How to talk to the police so you get exactly what you want.

This Tuesday I’m teaching two main things…

First: The phrase you can use when you want to call the police on someone but your not quite sure what to say.

The phrase is, “I would like to report a suspicious person.”

You’re not saying the person is a criminal. You’re not making any accusations. You know in your gut something doesn’t seem right and you think it should be called in. You know… “See something, say something”.

Second: How to talk to the police so you get the results you want.

Look up the police codes for your local area and notice some of the key phrases.

For example, maybe a 10-16 is a “Disturbance”. That means you use the word “disturbance” when you call in. Or a 10-38 is a “Property destruction in progress” or 10-38a “Property destruction report”. Do you see the subtle difference?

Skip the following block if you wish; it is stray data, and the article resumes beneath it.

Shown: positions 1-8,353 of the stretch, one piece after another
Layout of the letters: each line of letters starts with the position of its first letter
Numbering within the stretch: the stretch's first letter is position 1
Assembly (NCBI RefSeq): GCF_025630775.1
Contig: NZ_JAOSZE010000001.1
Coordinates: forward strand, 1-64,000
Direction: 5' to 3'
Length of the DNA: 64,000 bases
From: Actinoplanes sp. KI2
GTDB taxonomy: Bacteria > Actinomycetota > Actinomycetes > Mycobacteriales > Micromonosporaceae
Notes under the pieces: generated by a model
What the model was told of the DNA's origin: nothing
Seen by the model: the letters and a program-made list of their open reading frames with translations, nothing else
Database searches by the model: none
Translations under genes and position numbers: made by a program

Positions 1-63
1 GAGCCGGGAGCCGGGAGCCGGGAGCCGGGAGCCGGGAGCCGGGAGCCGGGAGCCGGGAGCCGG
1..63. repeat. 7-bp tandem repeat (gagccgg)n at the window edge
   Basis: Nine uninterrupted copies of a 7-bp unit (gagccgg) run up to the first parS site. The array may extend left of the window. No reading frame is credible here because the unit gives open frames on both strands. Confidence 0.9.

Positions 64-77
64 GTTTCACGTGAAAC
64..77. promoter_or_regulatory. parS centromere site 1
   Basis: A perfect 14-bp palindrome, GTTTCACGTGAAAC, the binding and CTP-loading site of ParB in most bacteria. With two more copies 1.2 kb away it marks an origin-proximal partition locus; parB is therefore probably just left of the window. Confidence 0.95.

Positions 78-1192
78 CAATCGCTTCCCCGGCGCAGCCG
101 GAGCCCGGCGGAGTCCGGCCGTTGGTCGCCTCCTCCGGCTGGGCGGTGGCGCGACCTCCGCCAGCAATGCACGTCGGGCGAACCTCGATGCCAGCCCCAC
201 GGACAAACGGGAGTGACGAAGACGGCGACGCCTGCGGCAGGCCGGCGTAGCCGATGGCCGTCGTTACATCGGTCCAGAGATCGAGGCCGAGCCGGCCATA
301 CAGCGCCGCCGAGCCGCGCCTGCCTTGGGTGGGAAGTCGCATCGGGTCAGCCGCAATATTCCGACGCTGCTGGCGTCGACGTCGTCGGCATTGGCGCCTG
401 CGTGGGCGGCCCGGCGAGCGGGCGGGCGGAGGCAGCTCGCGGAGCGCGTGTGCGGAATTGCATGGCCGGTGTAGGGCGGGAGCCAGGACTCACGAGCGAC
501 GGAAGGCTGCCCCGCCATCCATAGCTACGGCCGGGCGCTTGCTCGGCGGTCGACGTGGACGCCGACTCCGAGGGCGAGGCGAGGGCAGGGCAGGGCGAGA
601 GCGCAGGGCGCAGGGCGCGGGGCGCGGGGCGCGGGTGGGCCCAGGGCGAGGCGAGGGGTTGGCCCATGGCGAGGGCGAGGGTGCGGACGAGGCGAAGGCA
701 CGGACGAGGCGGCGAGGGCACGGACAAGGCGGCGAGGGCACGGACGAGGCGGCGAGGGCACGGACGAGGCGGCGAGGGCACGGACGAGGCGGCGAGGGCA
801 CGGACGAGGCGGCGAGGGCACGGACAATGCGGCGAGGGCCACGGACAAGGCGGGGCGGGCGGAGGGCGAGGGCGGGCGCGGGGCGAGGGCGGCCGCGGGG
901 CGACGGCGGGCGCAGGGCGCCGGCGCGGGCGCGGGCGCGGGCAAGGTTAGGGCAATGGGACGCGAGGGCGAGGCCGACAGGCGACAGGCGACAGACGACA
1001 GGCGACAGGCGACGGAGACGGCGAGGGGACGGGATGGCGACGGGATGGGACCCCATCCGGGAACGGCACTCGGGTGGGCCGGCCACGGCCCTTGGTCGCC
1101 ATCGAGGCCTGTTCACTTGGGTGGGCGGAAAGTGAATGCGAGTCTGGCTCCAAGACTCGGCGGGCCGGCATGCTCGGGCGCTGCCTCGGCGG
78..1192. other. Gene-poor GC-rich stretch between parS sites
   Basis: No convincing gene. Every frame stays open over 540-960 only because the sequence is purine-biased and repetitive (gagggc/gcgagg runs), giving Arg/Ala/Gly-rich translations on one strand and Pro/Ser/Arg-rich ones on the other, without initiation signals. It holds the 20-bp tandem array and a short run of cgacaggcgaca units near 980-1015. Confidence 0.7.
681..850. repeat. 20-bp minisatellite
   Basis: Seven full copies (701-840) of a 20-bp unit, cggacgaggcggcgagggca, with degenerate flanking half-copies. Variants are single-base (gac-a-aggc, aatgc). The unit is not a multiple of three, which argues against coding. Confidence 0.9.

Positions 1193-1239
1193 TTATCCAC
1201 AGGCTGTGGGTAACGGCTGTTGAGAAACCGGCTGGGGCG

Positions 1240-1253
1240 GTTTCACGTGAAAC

Of course, only use the phrase not the code! Never call in and say, “I need an officer to take a 10-38a.” You’ll just sound like a weirdo wanna’ be.

The basic idea is to know the phrases that the police use, such as “loitering” or “weapon implied but none seen”, and use those phrases to that the police are dispatched correctly and are prepared to quickly resolve the problem. You don’t want to waste time having to explain to the officer information s/he doesn’t need or want.

For example…

Wrong: “So the other day I saw a homeless guy digging thought the dumpster out back and I thought it was kinda’ weird. He just seemed to be hanging out and now I think he was, like, watching people. So today I come in and find that it looks like someone tried to pry open the back door. Blah, blah, blah…”

Right: “I want to report some property damage from a possible burglary attempt.”

Do I even have to add this warning… Never lie and don’t exaggerate thinking you’ll get a faster police response or whatever. The cops will figure out your lie and you’ll end up losing credibility (and rightly so). Then the next time you need the police, the dispatcher may add on to the end of the run. “Be advised, we’ve been out there before and the caller is a 16b (mentally disturbed person).”

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